Y fact that our community cannot afford the cost of physician care. It is true
that our model is cost effective. Our model, however, is good care for all
people, regardless of insurance or financial status. In Wide Neighbor-
  hoods Mrs. Breckinridge wrote, "It is possible, under this system, for a
I hardy physician to be responsible for the medical needs of some nine
T thousand people annually, many of whom he does not meet, whereas he
  could serve little more than a five-mile radius withouthis nurse—midwife.
j Although our current "hardy" physicians——Dr. Anita Comett, Dr. Ken
* Peasley, and Dr. Al Nunez- can serve more than a five mile radius, they
It remain like the palm of a hand from which fingers radiate in several
  Even with our wonderful history, and with the current exciting
programs at the FNS, I feel a sense of urgency about our health care
ir system in Leslie County and in America. I have a sense that priorities
lg must be set now, that funding must be adequate for our children, and that
  our providers must be imbued with the commitment to healthcare,

education, child care, and all the threads which mean real progress for our
I end with two quotes. The first from the Time Magazine article
and the second from Wide Neighborhoods: I
"...children are an honest conscience, the perfect mirror of a l
society’s priorities and principles. A society whose values are entirely ,
material is not likely to breed a generation of poets; anti-intellectualism  
and indifference to education do not inspire rocket scientists. With each r
passing day these arguments become more apparent, the needs more  
pressing. Where is the leader who will seize the opportunity to do what  
is both smart and worthy, and begin retuning policy to focus on children p
and intercept trouble before it breeds?" I
"The thing we want more—more than all our plans—is to better  
the work we do now in the years to come. Which of you has not felt, as  
we so often do, the bafflement that comes from having really tried to do  
better and failed? We have never done enough for children, even though I
the emphasis of all our years of work has lain with them. We must fmd I
a way in which we can help bring about a normal emotional life for more
of them, during their tender years when wounds are made which leave x
scars forever." [
-by Deanna Severance i

British Midwife Visits FNS After 22 Years
The Frontier Nursing Service was thrilled to have Betty Pale-
i thorpe, an original "nurse on horseback," visit during the last week in
i September. Miss Palethorope worked as a nurse—midwife for FN S
j between 1956-1967. Originally from Dorsett, England, she leamed
j about the Service through an article written by FNS nurse—midwife Eve
g Chetwynd. Miss Helen Browne who was second in command to Mrs.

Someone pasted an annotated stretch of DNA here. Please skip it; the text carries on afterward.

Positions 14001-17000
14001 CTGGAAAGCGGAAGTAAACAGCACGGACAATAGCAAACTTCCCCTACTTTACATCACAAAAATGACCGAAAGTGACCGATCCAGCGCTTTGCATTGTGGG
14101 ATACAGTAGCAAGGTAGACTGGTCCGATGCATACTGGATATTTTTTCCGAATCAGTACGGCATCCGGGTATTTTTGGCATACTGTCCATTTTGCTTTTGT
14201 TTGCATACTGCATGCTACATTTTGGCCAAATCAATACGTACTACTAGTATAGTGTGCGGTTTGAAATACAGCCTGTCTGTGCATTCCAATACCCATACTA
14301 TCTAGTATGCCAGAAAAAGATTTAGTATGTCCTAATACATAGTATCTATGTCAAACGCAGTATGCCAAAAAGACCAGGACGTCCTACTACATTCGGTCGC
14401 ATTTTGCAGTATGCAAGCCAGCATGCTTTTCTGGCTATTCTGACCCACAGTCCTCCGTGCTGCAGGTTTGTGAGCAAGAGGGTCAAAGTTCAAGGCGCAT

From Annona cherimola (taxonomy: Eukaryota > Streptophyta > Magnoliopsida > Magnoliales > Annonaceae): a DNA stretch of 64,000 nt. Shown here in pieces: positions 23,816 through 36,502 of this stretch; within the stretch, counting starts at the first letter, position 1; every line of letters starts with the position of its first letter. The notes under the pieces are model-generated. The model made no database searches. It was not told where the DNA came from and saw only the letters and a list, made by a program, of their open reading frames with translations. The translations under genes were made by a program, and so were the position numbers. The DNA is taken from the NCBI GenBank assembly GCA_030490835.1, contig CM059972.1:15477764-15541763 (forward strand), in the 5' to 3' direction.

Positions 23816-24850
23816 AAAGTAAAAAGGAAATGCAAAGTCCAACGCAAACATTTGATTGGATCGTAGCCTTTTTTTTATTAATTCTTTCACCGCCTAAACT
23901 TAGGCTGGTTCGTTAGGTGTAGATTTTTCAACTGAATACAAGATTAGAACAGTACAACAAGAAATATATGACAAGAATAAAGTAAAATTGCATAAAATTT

Breckinridge at the time hired her and so she and Ann Cundle, another
  British nurse—midwife arrived together.
i In those days half of the midwives were from England and the
r other half were from America. The service covered about seven hundred
E miles reaching a population close to ten thousand.
  Miss Palethorpe was a trained midwife and registered nurse. She
{ committed to staying the expected two years, but actually stayed eleven
I years. She remembered her life here as "a happy, family life." She
1 worked at the Beech Fork Clinic closest to Mozelle. The clinic had a cow,
two horses, one jeep per nurse-midwife, and a maid who cooked, cleaned,
and most importantly, milked the cow.
` When Miss Palethorpe first anived she had to wait one year for
a vacancy at one of the clinics. So in the meantime, she worked at the
hospital in Hyden and did a little bit of everything. After a spot opened
at Beech Fork she moved out there.
She found her work on the districts to be very self—satisfying. For
an annual fee of two dollars an entire family would be guaranteed
complete medical care. The patients were expected to pay for their
medicines and other supplies. Generally the people did pay for the
. medicines, although sometimes they paid it through an installment plan.
{ Or they would pay in kind by providing the nurses with eggs, milk, cows,
labor, produce, etc. The women might even make bonnets, jackets,
f booties, or diapers to pay for medicine.
It cost about thirty dollars for a birth and about fifty dollars for
* a Caesarean Section. A layette or a bundle cost five dollars. ln these
bundles were all the clothes a newbom would need, from diapers to
‘ booties. There was one doctor who did Caesarean Sections under a local
 . anesthetic but he never performed any deliveries. He worked seven days

a week and had clinics everyday of the week at a different outpost clinic.  
Most patients were referred to Lexington if the doctor was unable to treat I
them, and children were sent to Cincinnati for medical or surgical  
problems. The Frontier Nursing Service had an arrangement at Cardinal `
Hill in Cincimrati and all service was free. Only medicines were paid for I
by the families or the patients. §
Another agreementwas setup with the blood banks in Louisville. I